Of the 31 debriefings in the study period, 23 had recorded locations: ED (26%), acute care (22%), PFW (22%), ICU (17%), and outpatient (13%). The debriefing duration was available for 12 debriefings (median 10.5 min [IQR 6.5, 15.5]). Of the 17 debriefings that documented the participants involved, a median of 7 (IQR 3,8) participants attended the debriefings including the nurses (100%), physicians (71%), respiratory therapists (47%), child life specialists (12%), security (12%), and pharmacists (6%). The most common debriefing facilitator was a nurse (57%) followed by a physician (43%).

All debriefings contained quoted units that were subsequently analyzed. A total of 205 quoted units from the debriefing comments were qualitatively coded (Supplemental Table S1). We identified 14 themes and 25 sub-themes and categorized these themes into a novel Input-Mediator-Output-Input Debriefing (IMOID) model with the relative frequencies of themes pictorially represented [29] (Fig. 3, Table 1). Selected examples of identified issues from debriefings that contributed to improved care were summarized (Table 2).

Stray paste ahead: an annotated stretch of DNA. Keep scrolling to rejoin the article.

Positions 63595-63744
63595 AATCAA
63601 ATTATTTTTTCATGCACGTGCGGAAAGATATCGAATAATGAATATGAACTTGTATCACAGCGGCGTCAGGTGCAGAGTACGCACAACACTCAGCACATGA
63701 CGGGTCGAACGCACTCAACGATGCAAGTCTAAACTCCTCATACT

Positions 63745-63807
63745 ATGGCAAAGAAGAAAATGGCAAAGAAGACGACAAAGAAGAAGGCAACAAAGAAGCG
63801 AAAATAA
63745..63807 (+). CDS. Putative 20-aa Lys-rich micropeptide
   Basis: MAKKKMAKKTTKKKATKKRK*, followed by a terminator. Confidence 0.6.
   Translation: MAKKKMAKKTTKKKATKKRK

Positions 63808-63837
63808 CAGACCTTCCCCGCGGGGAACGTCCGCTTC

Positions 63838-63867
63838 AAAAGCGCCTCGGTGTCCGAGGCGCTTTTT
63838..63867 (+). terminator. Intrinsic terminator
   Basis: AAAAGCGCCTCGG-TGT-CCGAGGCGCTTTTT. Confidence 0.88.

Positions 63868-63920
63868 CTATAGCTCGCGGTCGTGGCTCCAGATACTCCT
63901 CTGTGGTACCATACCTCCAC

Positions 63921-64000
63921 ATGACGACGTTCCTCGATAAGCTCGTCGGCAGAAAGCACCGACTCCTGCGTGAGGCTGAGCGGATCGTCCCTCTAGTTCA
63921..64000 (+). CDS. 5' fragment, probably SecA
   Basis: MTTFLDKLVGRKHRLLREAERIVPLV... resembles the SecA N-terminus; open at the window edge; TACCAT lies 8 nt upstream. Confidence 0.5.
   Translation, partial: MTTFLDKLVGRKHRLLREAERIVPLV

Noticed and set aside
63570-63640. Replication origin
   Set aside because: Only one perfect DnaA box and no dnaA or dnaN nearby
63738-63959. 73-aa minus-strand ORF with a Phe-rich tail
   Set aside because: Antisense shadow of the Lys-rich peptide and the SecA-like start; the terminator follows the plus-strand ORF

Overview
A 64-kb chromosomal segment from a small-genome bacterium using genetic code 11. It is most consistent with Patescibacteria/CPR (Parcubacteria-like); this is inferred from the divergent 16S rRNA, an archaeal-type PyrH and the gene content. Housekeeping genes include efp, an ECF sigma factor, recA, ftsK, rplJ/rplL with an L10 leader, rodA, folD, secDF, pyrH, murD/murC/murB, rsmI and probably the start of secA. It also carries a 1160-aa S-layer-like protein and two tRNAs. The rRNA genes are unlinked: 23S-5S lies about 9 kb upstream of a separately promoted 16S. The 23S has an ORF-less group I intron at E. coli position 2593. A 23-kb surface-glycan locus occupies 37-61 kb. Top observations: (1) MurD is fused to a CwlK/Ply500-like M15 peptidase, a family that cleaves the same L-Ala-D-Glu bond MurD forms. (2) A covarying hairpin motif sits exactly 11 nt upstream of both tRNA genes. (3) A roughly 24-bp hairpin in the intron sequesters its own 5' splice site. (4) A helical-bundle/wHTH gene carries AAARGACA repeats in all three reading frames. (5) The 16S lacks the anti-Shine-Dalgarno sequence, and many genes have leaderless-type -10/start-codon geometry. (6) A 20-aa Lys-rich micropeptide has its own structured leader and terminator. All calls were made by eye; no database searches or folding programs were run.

Fig. 3
figure 3

Input-mediator-output-input debriefing (IMOID) model for clinical event debriefing

Table 1 Relative frequency of themes and subthemes in the clinical event debriefing discussions
Table 2 Examples of identified issues from debriefings that were subsequently addressed to improve care processes


Access to supplies

Many debriefing delta comments centered on the lack of optimal access to PPE. One noted that “there were no masks in the anteroom” and another mentioned “availability of N95 masks.” Coordinating access to supplies was a challenge often, as one “charge nurse had to make multiple calls to supply chain department to obtain N95 masks.” Another debriefing noted an inability “to obtain a mask for a stat cesarean.” In other debriefings, PPE seemed to be present, but there was confusion because “[we were] not sure where the PPE was located,” or in another instance, “I had to ask multiple times where supplies were.” When PPE was accessible, one debriefing noted that “nursing staff [was] unaware that the unit was responsible for supplying respiratory therapists with N95 masks.”